Libya to get electricity from Egypt, Tunisia to ease blackouts -Tripoli govt

August 5, 2015 16:09


Dear Reader,
As you can imagine, more people are reading The Jerusalem Post than ever before. Nevertheless, traditional business models are no longer sustainable and high-quality publications, like ours, are being forced to look for new ways to keep going. Unlike many other news organizations, we have not put up a paywall. We want to keep our journalism open and accessible and be able to keep providing you with news and analyses from the frontlines of Israel, the Middle East and the Jewish World.

As one of our loyal readers, we ask you to be our partner.

For $5 a month you will receive access to the following:

  • A user experience almost completely free of ads
  • Access to our Premium Section
  • Content from the award-winning Jerusalem Report and our monthly magazine to learn Hebrew - Ivrit
  • A brand new ePaper featuring the daily newspaper as it appears in print in Israel

Help us grow and continue telling Israel’s story to the world.

Thank you,

Ronit Hasin-Hochman, CEO, Jerusalem Post Group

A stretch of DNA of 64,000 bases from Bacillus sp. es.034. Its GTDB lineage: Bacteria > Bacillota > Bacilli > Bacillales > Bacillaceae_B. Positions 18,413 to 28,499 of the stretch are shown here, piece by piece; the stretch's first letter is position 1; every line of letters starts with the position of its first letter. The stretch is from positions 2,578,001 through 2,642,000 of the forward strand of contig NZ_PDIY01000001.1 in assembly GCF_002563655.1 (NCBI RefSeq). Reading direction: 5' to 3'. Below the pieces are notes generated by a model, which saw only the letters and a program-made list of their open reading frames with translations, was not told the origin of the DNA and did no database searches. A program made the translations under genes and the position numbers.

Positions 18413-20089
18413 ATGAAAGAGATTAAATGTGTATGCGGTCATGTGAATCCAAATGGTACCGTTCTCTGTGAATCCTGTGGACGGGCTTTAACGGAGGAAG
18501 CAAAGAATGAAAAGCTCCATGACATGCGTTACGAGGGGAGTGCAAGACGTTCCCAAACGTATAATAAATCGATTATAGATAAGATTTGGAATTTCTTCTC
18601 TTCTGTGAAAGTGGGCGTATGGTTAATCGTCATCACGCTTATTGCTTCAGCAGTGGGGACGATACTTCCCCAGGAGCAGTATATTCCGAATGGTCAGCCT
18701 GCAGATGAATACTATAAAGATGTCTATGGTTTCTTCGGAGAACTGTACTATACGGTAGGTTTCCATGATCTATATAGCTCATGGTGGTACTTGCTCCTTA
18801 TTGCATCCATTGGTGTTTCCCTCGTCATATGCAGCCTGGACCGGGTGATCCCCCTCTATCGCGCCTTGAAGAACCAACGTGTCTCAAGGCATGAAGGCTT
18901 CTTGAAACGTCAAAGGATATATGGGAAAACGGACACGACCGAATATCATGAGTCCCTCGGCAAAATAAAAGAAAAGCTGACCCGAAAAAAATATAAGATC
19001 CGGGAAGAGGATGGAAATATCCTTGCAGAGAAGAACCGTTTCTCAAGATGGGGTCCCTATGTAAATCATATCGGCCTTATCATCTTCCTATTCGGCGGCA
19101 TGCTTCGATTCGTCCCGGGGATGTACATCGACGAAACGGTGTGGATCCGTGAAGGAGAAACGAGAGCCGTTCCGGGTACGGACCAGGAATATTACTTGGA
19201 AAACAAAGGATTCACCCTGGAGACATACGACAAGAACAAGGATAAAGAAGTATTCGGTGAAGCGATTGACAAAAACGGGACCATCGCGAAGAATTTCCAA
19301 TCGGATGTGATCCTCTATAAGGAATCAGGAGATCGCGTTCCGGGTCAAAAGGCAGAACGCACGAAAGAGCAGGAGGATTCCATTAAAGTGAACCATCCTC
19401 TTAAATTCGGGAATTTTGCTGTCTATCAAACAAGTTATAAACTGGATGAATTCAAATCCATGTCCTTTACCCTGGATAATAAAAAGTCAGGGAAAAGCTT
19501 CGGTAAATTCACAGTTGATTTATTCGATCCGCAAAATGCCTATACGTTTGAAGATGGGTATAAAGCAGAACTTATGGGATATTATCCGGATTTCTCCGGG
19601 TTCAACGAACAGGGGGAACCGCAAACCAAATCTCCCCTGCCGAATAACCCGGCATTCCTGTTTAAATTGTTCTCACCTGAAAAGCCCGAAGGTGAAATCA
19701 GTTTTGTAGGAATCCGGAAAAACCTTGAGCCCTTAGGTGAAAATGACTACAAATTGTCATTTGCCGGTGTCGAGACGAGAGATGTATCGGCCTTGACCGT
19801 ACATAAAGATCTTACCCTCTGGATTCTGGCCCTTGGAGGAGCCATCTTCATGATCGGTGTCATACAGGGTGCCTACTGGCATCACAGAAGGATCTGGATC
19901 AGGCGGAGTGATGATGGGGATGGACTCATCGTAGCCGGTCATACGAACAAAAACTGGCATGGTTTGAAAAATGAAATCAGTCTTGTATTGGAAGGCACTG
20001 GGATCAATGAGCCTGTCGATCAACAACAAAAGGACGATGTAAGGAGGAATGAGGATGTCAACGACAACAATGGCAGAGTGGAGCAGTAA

Yaakov Katz, Editor-in-Chief

UPGRADE YOUR JPOST EXPERIENCE FOR 5$ PER MONTH Show me later Don't show it again

TRIPOLI - Libya will import electricity from Egypt and Tunisia and rent generators as it struggles with power outages that have plunged its main cities into darkness, the Tripoli-based prime minister said.

Four years of fighting following the ousting of leader Muammar Gaddafi has hobbled Libya's oil industry and power grid, with damaged plants and foreign firms reluctant to deliver spare parts needed to repair them.

Outages in the capital Tripoli lasting up to 18 hours a day have forced the country's biggest steel company to close as well as dozens of bakeries and petrol stations.

The blackouts are even worse in the east where the main city of Benghazi has seen only sporadic power in the past few days, shutting down the mobile phone network for much of the day.

Libya will get 250 megawatts (MW) (0.25 gigawatts GW) of electricity from neighboring Tunisia and 75 MW from Egypt, Khalifa al-Ghwell told a televised news conference on Tuesday.

Al-Ghwell said his government had also rented generators with a capacity of 240 MW, adding that the closure of steel firm Lisco would save 100 MW which will be fed into the Tripoli grid.

Related Content

Breaking news
August 18, 2018
Erdogan to challenge those playing 'games' with economy